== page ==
B. Exposures and Risks at LCBGs

7. Given their size and scope, a survey of LCBGs should capture the essence of industry trends. A focus on holding companies (as opposed to banking subsidiaries) is expedient for the equity market-based analysis to follow, because the BHC is the dominant listing unit in the banking system. The 20 LCBGs account for about two-thirds of consolidated BHC assets; one-half of net income; three-quarters of BHC securities broker-dealer assets; and virtually all BHC derivatives activity.31

8. The LCBGs form a heterogeneous set. They include 16 U. S. BHCs and four subsidiaries of European banks. All are financial holding companies under the Gramm–Leach–Bliley Act, a status that broadens their authority to diversify functionally under the “umbrella” supervision of the Federal Reserve Board. Their emphasis on nonbank activity differs, however, with assets of their broker-dealer and insurance underwriting subsidiaries varying across LCBGs from 0–30 percent and 0–5 percent of consolidated assets, respectively. The LCBGs’ banking strategies are similarly diverse, ranging from relatively traditional (mortgages and credit cards, funded by retail deposits) to complex (trading and special purpose vehicle financing for large corporate clients, funded in the markets).32

9. As corporate sector savings have grown, credit to households has become the mainstay of LCBG business. Excluding trading assets, exposure to the household sector expanded 3 percentage points, to 36 percent of total assets, in the three years to end-September 2005, while exposure to the corporate sector correspondingly contracted to 18 percent of assets. Given the historically superior credit performance and recovery value of mortgages over commercial and industrial portfolios, the sectoral shift would normally augur well for asset quality. As the housing market is beginning to cool, however, concerns are growing that payment resets on ARMs and nontraditional mortgages could shock many marginal households (Box 2).

LCBG Sensitivity to a Real Estate Shock: A Material Issue?

Although housing and commercial real estate (CRE) markets are expected to cool in a gradual and orderly manner, a more abrupt adjustment with potentially adverse impact on the banking system remains a concern.1 Despite the mitigating and complicating factors already identified, a simple analysis of LCBG balance sheets helps provide an order of magnitude on the potential costs.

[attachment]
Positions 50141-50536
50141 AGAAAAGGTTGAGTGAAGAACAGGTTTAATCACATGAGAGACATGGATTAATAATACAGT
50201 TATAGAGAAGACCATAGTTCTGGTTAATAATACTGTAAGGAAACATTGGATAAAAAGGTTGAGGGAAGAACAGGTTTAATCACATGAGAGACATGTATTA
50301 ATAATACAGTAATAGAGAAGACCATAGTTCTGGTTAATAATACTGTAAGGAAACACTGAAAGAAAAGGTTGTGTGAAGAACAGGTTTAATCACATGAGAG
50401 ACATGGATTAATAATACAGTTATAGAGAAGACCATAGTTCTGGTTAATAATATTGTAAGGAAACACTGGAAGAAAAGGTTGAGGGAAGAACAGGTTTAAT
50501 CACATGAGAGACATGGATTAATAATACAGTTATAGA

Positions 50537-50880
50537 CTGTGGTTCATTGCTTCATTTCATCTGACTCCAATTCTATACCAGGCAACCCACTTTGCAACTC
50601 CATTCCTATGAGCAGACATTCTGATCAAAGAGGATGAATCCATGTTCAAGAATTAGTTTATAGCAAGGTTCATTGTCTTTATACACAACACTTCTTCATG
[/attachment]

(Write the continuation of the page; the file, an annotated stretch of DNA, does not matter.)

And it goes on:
Sensitivity analysis on the LCBGs as a group suggests real estate-related credit risk could materially dent profitability, but not capital. The exercise, which focused on retained loan books, setting aside MBS portfolios, sought to isolate the impact of a deterioration in the credit quality of 1–4 family residential and CRE loans while keeping loan loss allowances constant relative to noncurrent loans. Delinquency and net charge off rates for 2006–08 were increased to their highest recorded values since 1990.2 Relative to a benign baseline projection, the stress scenario indicated declines of about 8 percent (1 percentage point) for the average capital adequacy ratio for 2006–08; 42 percent (½ percentage point) for returns on assets (ROA); and 38 percent (5½ percentage points) for returns on equity. In sum, aggregate capital remained above regulatory floors, although aggregate profits fell by a large margin.

uA05fig01

Capital Adequacy Ratio: Sensitivity Analysis

Citation: IMF Staff Country Reports 2006, 278; 10.5089/9781451839654.002.A005

Sources: Federal Reserve Board; and Fund staff calculations.
uA05fig02

Profitability: Sensitivity Analysis

Citation: IMF Staff Country Reports 2006, 278; 10.5089/9781451839654.002.A005

Sources: Federal Reserve Board; and Fund staff calculations.
1 CRE loans, in contrast to mortgages, have experienced fairly severe credit problems in the past, and CRE concentrations have reportedly increased at many small and midsize banks in the last five years.2 Delinquency rates on a 90-day basis, including nonaccrual loans, were conservatively marked up to the highest recorded values for the banking system as a whole on a 30-day basis. The baseline assumed that growth rates of total assets and gross loans, relative loan shares, and noncurrent loan ratios and net charge off rates would remain at their 2005 values through 2008.

10. In any event, record financial results may prove difficult to sustain. LCBGs outperformed the 100 largest banks worldwide, in terms of ROA, in 2005 (Figure 3). Real estate-related revenues contributed almost one-third of total gross income, supported by large trading gains at five LCBGs late in the year. Delinquency and net charge off rates fell to all-time lows, although an increasing ratio of loan-loss allowances to noncurrent loans suggested LCBGs were not expecting further improvements in credit quality (Figure 4). If faced with a material slowing of housing activity and related credit demand, and an uptick in foreclosures, LCBGs would be challenged to offset the revenue impact through increased lending to other sectors.